At a time when society is swiftly transforming, the Our Compelling Interests book series lays out the premise that for a democracy to thrive, diversity is critical. This vision comes as we are contemplating a changing social landscape. Major demographic changes taking place in America today necessitate a renewed discussion about diversity. The question we must now ask ourselves is whether we are indeed planning properly, and what shape that plan must take if we are to be successful and prosperous moving forward together. The series promises to explore diversity—in racial, socioeconomic, gender, religious, sexual, and other forms—through accessible, sophisticated, and balanced treatments by leading scholars, writers, intellectuals, and commentators.
This series launched in the fall of 2016 under the leadership and editing of Dr. Earl Lewis and Dr. Nancy Cantor. With support from The Andrew W. Mellon Foundation, Our Compelling Interests is one of the key projects housed at the University of Michigan's Center for Social Solutions. Its next planned volume will discuss the failure of colorblind solutions to unequal education in the U.S. Future volumes have been commissioned on educational testing, crime and incarceration, art and creativity, and education and social mobility. With the aid of a steering committee, additional publications are being conceived.
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In his essay for the first installment of the Our Compelling Interests book series, demographer and author William H. Frey stated, “I am convinced that the United States is in the midst of a pivotal period ushering in extraordinary shifts in the nation’s racial demographic makeup. If planned for properly,” he continued, “these demographic changes will allow the country to face the future with growth and vitality..." The question we must now ask ourselves is whether we are indeed planning properly, and what shape that plan must take if we are to be successful and prosperous moving forward together.
The Our Compelling Interests series lays out the premise that for a democracy to thrive, diversity is critical. The initiative comes at a time when we are contemplating a changing societal landscape. The series promises to explore diversity—in racial, socioeconomic, gender, religious, regional, sexual, and other forms—through accessible, sophisticated, and balanced treatments by leading scholars, writers, intellectuals, and commentators. The goal is lively, informed analysis, not social or political bromides.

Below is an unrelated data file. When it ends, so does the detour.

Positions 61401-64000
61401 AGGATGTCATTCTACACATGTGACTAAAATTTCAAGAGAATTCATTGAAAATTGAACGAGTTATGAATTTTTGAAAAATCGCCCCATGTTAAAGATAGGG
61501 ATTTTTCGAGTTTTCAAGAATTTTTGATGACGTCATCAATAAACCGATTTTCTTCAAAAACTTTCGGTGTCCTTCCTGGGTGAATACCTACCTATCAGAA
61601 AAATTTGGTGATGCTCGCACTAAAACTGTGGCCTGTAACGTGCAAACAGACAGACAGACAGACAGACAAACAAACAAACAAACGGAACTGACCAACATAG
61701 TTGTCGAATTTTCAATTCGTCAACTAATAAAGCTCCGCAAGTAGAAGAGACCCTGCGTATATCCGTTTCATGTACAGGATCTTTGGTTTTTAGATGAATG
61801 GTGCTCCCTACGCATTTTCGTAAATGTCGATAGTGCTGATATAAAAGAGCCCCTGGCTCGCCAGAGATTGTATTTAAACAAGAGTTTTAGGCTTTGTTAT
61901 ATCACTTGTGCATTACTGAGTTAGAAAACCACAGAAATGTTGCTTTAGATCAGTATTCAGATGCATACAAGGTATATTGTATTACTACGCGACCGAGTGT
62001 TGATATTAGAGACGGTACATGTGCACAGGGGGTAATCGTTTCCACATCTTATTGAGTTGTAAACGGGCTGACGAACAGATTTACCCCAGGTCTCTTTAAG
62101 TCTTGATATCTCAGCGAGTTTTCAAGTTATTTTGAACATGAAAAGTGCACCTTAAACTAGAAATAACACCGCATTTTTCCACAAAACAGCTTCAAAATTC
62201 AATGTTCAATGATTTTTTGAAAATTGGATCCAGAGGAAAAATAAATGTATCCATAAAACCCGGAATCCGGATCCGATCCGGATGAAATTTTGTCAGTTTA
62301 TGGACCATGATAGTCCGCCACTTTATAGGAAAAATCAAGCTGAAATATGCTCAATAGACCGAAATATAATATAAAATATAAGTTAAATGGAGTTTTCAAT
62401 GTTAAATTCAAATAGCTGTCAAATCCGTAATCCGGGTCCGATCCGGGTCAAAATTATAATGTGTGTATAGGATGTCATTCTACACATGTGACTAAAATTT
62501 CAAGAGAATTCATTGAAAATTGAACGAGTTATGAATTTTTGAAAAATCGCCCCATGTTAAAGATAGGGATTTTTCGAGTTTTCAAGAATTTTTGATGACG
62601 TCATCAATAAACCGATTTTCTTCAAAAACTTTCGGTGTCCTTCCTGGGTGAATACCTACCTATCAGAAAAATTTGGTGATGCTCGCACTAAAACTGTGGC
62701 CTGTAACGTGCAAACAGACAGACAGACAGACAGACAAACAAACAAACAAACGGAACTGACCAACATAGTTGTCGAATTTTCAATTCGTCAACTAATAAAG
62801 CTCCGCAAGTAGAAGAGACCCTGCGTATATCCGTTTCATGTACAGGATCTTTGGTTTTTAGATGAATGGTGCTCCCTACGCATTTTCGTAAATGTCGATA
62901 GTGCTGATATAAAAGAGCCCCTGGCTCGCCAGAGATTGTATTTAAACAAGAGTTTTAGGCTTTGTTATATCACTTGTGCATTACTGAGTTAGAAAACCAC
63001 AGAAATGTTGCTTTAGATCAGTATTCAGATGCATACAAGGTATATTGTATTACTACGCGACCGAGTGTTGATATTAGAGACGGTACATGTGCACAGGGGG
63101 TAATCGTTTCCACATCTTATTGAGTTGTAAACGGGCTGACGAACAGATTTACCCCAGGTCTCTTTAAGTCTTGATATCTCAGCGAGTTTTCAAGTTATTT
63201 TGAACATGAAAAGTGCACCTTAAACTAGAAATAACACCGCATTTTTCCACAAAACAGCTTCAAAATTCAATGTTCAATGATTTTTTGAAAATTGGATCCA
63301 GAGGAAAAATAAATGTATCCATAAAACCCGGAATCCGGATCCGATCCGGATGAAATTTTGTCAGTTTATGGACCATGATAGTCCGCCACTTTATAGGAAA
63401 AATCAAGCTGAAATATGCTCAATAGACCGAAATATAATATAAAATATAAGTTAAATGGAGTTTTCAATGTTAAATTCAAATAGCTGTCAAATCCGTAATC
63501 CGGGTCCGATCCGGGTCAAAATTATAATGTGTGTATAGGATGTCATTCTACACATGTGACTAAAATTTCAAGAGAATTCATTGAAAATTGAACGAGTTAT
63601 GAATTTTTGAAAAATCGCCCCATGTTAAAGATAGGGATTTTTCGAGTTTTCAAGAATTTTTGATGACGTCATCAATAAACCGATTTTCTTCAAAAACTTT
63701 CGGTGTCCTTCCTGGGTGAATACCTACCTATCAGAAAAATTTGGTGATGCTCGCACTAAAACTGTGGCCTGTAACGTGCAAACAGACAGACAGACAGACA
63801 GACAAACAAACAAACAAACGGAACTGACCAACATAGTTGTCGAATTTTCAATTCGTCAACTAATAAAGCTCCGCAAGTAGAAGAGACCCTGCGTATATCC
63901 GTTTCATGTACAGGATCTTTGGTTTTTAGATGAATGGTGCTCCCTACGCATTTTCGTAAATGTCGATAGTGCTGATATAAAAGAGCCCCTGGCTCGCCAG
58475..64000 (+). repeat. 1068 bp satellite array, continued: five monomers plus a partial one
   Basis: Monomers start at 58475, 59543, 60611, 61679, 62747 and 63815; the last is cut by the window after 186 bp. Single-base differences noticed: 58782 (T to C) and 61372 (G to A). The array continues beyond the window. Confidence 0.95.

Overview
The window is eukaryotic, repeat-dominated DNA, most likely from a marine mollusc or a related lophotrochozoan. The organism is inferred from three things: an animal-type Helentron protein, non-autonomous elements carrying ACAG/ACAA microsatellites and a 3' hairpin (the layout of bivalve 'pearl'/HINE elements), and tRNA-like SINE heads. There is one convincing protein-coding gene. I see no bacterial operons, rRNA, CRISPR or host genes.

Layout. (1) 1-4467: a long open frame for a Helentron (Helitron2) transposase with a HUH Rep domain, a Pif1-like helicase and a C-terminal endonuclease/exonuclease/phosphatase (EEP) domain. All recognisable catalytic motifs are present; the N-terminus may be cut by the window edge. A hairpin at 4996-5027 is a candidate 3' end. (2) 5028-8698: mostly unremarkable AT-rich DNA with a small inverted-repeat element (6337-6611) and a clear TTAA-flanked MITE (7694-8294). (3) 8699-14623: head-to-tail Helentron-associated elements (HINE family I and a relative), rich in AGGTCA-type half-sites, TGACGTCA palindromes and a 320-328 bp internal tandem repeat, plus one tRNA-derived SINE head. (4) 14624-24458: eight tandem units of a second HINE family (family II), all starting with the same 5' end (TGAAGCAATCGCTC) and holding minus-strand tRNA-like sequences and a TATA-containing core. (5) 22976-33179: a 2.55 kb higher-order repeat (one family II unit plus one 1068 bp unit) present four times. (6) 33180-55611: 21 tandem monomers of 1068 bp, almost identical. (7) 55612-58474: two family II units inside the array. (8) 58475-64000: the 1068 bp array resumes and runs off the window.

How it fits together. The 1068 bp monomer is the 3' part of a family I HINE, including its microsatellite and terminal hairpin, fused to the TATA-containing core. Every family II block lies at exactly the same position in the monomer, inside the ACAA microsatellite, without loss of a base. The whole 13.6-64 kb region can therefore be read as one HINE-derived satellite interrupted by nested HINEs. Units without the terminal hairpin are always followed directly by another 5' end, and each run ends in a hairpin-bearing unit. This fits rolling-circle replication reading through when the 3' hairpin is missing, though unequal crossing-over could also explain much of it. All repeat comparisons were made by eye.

What if workforce diversity is more than simply the right thing to do? What if diversity and inclusion can also improve the bottom line for businesses and other organizations facing complex challenges in the knowledge economy? It can. And The Diversity Bonus shows us how and why. In this volume, Scott Page, Professor of Complex Systems, Political Science, and Economics at the University of Michigan and a thought leader whose ideas and advice are sought after by corporations, nonprofits, universities, and governments around the world, makes a clear and pragmatic case for diversity and inclusion.
Will America’s identity as a Judeo-Christian nation shift as dozens of different backgrounds grow in numbers and influence? In what ways will minority religious communities have to adapt in order to be welcomed in American society? In addressing these and other questions, Eboo Patel shows how America’s promise is a guarantee of equal rights and dignity for all and how that promises the foundation of all of America’s unrivaled strength as a nation.
This volume also includes incisive commentaries by John Inazu, Robert Jones, and Laurie Patton on American civil religion, faith and law, and the increasing number of nonreligious Americans.